Two University of Maryland biology courses will be among many in the University System of Maryland to offer students free online textbook access next year with the help of a system grant program.

BSCI201 and 202, introductory courses in human anatomy and physiology, will use a free, open-source textbook from OpenStax beginning in the fall, said biology professor Sara Lombardi.

To make the switch, university lecturers for the courses received a $1,500 grant from the Maryland Open Source Textbook initiative, which offers grants to encourage faculty to utilize open educational resources. The grants were announced March 6.

The initiative — which was established in 2013 as part of the system’s William E. Kirwan Center for Academic Innovation — saved students more than $500,000 through these grants from spring 2014 to spring 2017, according to the initiative’s spring 2018 update.

“I think anything that is done to reduce the cost of education is a very good thing, and that includes free online textbooks,” university President Wallace Loh said. “It’s not for me to say whether faculty members should or should not use [them] because it also depends on the quality of these online materials. If these faculty members think that these are good materials, then by all means, use them.”

[Read more: University System of Maryland gives 21 grants to promote open-source textbook use]

This round of grants aimed for the “low-hanging” fruit, or courses for which open source materials have already been developed, said Kirwan Center Director MJ Bishop.

The grants are meant to account for curriculum changes faculty will make because of the new materials, and encourage them to use the materials in their courses.

“OER is free like a puppy,” Bishop said, quoting an aphorism she’d heard. “So you get the free puppy but then you’re going to have to feed it and water it, take it to the vet and all those things. It’s not without cost to the institution that we do these kinds of adoptions of openly licensed materials.”

The biology textbook currently used for BSCI201 and 202 at this university costs students between $200 and $300, Lombardi said. The new online textbook will work for both courses, although students will still need to purchase lab materials for the courses.

“If you’re taking 18 credits and every course had $300 worth of textbook fees, that is a large amount of funds,” she said. “If we can find something that has the same learning outcomes, and is cheaper for our students, why wouldn’t we make that happen?”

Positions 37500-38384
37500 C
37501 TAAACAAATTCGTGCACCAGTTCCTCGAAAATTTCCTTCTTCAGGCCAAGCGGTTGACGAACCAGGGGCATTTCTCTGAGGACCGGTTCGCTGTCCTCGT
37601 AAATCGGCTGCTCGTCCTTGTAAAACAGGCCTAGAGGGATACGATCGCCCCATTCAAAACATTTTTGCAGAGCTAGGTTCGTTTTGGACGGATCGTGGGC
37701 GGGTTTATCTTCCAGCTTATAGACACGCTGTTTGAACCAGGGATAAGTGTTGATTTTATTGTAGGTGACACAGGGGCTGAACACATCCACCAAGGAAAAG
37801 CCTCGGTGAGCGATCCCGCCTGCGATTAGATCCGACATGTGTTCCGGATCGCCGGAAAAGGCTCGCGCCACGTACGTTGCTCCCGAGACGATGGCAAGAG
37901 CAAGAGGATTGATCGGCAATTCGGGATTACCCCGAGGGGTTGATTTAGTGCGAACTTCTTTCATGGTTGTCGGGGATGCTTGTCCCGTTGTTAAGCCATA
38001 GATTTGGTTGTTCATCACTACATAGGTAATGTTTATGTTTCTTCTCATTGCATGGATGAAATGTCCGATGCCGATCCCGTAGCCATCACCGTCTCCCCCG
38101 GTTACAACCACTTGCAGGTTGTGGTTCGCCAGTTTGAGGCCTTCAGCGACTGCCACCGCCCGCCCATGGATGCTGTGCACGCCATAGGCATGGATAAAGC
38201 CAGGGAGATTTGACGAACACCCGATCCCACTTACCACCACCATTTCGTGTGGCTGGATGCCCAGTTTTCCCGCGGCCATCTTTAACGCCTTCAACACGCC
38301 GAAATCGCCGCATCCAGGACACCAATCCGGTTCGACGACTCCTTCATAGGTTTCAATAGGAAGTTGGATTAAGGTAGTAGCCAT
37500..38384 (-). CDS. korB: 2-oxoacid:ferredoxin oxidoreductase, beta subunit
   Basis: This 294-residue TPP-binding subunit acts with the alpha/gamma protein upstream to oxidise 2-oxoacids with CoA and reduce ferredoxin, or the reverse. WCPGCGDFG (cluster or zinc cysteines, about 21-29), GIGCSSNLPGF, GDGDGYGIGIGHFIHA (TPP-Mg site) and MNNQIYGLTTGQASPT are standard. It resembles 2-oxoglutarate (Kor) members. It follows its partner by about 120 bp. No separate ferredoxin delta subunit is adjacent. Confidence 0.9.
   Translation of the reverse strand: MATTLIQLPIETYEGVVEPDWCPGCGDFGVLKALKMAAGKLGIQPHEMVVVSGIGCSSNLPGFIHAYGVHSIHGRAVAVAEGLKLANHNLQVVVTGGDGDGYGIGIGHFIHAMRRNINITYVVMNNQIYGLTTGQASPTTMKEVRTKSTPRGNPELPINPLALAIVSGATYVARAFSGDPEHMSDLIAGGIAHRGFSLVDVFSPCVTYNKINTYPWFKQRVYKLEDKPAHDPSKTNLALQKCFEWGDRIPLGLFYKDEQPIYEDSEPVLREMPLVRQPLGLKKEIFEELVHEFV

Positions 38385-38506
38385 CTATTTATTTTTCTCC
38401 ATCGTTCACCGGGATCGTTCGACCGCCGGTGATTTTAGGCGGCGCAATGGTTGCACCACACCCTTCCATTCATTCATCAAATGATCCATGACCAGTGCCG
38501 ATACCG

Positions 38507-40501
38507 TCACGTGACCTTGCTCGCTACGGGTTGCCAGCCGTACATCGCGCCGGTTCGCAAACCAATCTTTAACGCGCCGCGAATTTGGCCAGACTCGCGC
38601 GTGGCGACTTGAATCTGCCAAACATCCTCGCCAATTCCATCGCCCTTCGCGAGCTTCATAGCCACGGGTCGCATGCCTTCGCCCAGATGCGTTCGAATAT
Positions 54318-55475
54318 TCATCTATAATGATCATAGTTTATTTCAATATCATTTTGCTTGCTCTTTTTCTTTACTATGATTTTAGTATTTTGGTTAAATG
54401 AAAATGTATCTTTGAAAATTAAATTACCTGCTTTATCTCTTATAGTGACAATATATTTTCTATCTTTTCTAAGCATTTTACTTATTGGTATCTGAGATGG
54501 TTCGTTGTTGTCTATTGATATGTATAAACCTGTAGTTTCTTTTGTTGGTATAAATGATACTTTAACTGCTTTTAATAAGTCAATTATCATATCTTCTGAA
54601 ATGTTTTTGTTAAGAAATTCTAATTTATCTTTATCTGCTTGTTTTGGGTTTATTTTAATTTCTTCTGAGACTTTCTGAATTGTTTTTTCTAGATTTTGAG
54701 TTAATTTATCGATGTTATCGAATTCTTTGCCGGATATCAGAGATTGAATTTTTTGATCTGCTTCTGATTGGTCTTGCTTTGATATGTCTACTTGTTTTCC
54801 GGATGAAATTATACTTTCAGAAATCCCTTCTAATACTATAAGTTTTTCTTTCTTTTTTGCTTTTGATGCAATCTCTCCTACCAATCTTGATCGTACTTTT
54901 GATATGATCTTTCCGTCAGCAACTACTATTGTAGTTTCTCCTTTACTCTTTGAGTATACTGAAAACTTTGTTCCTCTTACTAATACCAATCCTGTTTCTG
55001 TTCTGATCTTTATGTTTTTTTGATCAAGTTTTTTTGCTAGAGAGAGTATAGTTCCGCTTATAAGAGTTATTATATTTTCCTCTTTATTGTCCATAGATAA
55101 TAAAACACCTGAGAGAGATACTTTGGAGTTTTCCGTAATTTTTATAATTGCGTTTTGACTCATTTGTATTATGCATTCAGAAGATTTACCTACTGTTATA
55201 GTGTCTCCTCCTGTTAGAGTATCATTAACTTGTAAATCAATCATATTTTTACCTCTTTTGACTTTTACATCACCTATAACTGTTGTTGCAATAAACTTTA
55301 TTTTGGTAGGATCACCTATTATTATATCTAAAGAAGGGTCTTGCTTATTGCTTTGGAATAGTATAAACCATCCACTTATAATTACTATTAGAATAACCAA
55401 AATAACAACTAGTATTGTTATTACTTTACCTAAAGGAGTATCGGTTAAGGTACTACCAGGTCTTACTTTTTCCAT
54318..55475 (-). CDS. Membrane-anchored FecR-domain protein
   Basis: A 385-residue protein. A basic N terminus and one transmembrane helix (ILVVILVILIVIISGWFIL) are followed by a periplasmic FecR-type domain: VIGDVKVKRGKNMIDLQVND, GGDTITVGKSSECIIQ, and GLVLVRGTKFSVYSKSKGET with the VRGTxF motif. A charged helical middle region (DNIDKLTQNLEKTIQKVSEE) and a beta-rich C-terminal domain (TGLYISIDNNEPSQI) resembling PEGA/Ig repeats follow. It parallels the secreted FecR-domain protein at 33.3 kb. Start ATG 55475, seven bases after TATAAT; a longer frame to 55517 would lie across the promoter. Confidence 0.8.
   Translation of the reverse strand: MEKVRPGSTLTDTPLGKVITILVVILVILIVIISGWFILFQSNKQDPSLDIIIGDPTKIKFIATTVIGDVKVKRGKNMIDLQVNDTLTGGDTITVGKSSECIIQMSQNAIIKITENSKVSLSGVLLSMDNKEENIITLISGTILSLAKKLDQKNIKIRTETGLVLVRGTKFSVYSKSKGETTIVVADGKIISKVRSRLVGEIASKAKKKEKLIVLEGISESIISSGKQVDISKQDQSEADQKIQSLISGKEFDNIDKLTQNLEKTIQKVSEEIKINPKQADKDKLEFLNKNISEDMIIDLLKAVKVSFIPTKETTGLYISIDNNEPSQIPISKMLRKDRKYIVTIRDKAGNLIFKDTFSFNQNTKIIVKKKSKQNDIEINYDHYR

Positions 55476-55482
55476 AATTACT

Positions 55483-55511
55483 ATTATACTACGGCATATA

[Read more: A new Maryland bill would allow students to buy textbooks tax-free twice a year]

Jessica Kuldell, a senior public health science major in BSCI202, said she paid about $300 for the course materials.

“It’s nice that now you don’t have to pay a ridiculous amount for a book, but now I have already spent all this money on a book, and I’ll just try to sell it,” she said. “If I had it as a PDF, I could probably just save it.”

Lombardi, who teaches both courses, was the lead author for the grant, and two other faculty members were involved in the process as well: Justicia Opoku-Edusei, who teaches BSCI201, and Tammatha O’Brien, who teaches BSCI202.

The new textbook is offered as a free PDF download, a $6.99 ebook or a hard copy for about $55, Lombardi said. She added that it’s a bit less descriptive than its predecessor, requiring professors to fill in the gaps.

“There are a couple of concepts that aren’t really taught as clearly in the new textbook,” she said, citing the new textbook’s descriptions of the nervous system as one example of an area that required elaboration. “There are a couple of figures that aren’t really the best representation.”

This university was among several across the system to receive a grant from the initiative supporting open educational resources. More than 30 courses were awarded a grant across 18 institutions.

Only one course at this university received the grant, which Lombardi said could be attributed to poor advertising of the program.

In the future, the initiative wants to expand into providing grants for the creation of open-source educational materials, as opposed to merely the implementation of existing resources, Bishop said.

Gaurav Dahal, a sophomore biology and chemistry major, works with the campus social activism group MaryPIRG to encourage professors to switch to open-source textbooks.

Dahal said overpriced textbooks and course materials have created an “education gap” at this university.

“The people that can afford textbooks are doing better because they have access to more resources,” he said. “That’s a very messed-up system … and that’s been my motivation for interviewing professors.”

He said the group is excited about the grant program, and that his team often advertises it to professors.

The group is organizing a march from Hornbake Plaza to McKeldin Mall on April 6 from 1 to 2 p.m. aimed at encouraging this university’s administration to establish a grant program of its own for open-source textbooks.